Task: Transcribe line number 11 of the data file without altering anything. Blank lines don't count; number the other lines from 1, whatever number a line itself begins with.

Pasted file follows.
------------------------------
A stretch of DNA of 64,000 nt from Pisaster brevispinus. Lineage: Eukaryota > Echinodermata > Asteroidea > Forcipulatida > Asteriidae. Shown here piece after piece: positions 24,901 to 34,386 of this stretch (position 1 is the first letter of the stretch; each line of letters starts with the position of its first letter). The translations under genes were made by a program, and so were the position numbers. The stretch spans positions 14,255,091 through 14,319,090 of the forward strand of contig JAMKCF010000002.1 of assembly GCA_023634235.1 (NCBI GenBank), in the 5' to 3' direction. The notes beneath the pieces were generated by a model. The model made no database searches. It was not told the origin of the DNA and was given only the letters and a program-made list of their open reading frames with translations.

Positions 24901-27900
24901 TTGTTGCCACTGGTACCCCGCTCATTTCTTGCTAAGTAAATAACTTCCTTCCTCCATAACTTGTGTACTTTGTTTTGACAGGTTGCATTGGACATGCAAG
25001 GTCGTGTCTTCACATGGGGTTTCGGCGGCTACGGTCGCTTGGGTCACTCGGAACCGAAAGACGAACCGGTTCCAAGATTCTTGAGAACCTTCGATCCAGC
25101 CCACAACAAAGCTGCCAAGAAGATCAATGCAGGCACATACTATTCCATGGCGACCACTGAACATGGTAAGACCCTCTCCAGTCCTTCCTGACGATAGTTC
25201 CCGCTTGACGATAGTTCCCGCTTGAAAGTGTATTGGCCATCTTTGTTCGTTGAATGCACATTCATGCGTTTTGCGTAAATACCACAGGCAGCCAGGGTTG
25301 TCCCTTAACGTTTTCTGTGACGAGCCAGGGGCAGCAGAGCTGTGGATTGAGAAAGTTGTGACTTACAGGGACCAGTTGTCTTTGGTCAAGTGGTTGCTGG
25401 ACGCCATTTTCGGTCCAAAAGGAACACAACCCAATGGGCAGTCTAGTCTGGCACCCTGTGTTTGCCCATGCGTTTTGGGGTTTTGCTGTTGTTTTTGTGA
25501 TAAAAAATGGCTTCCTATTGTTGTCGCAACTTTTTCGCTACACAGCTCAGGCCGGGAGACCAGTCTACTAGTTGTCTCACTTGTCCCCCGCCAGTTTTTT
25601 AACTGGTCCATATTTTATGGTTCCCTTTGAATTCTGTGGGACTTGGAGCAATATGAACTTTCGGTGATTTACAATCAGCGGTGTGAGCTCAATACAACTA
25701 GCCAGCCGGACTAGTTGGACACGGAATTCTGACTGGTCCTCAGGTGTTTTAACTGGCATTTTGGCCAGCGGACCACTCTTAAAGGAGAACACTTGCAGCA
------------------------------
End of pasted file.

25701 GCCAGCCGGACTAGTTGGACACGGAATTCTGACTGGTCCTCAGGTGTTTTAACTGGCATTTTGGCCAGCGGACCACTCTTAAAGGAGAACACTTGCAGCA